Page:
“I’m especially irritated you didn’t bother to reach out to me and try to gain a real understanding of the dire situation facing residents of King Cove, Alaska.”
In 2009, Congress approved a one-lane gravel road through just 206 acres of the 315,000-acre refuge in exchange for Alaska adding 60,000 of protected land. King Cove residents were never allowed to personally make their case to Salazar during the years-long environment review until only recently, Begich said.
“Your letter is typical of those from national Democrats who fail to understand the needs of Americans who live in the West, especially in some of the most remote and extreme parts of our nation such as Alaska. Life is especially challenging in these communities where the nearest hospital is an expensive airplane, boat or snow machine ride away. Yet these Americans deserve the same opportunities for basic health care and public safety as those who live in Boston or elsewhere in our country. While the habitat values of the Izembek National Wildlife Refuge are indisputable, the residents of King Cove have taken good care of this area for generations,” Begich wrote.
“In the future, I would welcome the opportunity to meet with you and discuss the unique challenges facing residents of my state so you can better understand that East Coast values do not always apply to other parts of the country.”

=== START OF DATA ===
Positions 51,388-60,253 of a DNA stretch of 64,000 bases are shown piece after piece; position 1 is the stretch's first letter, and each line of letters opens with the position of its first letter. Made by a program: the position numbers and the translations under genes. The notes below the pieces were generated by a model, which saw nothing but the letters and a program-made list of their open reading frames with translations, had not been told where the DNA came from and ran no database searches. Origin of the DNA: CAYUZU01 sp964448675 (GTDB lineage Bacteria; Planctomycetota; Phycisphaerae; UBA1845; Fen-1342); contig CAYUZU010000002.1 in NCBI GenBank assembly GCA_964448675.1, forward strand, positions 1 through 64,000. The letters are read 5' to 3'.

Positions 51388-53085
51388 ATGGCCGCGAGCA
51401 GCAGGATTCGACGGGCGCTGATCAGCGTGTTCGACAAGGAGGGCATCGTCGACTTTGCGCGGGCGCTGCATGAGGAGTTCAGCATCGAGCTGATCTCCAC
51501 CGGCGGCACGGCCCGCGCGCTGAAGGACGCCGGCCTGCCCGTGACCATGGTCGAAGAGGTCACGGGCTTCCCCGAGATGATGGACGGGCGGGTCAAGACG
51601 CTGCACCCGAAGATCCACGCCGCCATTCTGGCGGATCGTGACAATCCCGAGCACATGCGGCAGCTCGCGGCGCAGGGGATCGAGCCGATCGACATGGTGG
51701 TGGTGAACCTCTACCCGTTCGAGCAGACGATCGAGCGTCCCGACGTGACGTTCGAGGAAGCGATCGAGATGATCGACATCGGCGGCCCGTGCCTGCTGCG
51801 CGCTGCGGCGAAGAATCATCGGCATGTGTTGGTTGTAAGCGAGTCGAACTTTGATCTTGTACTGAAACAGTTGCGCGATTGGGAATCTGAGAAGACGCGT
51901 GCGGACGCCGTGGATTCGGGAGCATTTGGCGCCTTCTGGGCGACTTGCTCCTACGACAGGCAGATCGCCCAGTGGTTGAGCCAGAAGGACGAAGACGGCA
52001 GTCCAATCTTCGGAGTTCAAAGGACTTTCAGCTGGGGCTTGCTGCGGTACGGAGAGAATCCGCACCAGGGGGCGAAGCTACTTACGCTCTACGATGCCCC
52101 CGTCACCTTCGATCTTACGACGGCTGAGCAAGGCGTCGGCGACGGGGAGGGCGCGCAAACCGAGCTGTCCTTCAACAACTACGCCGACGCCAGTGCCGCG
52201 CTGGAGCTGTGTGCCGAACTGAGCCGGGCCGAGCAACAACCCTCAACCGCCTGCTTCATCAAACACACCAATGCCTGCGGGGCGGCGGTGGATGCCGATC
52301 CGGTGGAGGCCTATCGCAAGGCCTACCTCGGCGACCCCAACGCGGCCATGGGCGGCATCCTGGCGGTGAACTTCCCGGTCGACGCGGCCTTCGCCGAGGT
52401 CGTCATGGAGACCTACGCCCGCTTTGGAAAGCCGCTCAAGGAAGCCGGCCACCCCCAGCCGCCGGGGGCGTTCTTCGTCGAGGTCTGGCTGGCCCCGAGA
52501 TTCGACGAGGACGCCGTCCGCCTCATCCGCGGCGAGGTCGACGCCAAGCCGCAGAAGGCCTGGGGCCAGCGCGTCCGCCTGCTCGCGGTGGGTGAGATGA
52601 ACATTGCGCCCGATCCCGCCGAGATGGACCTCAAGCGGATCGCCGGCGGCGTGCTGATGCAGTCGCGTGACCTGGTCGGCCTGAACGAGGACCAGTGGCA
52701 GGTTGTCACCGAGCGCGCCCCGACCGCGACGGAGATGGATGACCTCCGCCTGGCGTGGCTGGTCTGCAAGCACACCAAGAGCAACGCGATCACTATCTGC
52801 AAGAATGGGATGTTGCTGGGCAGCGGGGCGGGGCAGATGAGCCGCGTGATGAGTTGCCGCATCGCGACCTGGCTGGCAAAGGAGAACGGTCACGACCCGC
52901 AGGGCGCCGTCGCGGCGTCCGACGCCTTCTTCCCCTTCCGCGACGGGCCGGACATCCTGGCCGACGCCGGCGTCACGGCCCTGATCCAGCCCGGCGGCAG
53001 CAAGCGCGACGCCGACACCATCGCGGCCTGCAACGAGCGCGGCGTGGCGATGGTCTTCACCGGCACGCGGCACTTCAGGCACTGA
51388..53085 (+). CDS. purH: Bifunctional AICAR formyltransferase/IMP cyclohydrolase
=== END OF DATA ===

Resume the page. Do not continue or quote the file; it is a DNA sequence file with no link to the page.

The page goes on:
Let’s hope the inhumane politics of Hugo Chavez go the way of this magnificent beast.
Public concern about environmental issues including climate change has slumped to a 20-year low since the financial crisis, a global study reveals.
Fewer people now consider issues such as CO2 emissions, air and water pollution, animal species loss, and water shortages to be “very serious” than at any time in the last two decades, according to the poll of 22,812 people in 22 countries including Britain and the US.
Despite years of studies showing the impact of global warming on the planet, only 49 per cent of people now consider climate change a very serious issue – far fewer than at the beginning of the worldwide financial crisis in 2009.
Perhaps it’s because so many of the people behind the studies have been exposed to be hype-masters in recent years. Or maybe because the six zillion devastating hurricanes that we were told would ABSOLUTELY HAPPEN every year after Katrina never did. What they’re really upset about is that the very people they’ve been preying upon for so many years have noticed a complete absence of polar bears floating by their front doors and aren’t throwing themselves into fits of hysteria on command anymore. Unlike the snake-oil salesman of old, they can’t just pick up and move to a new town to find a new collection of rubes.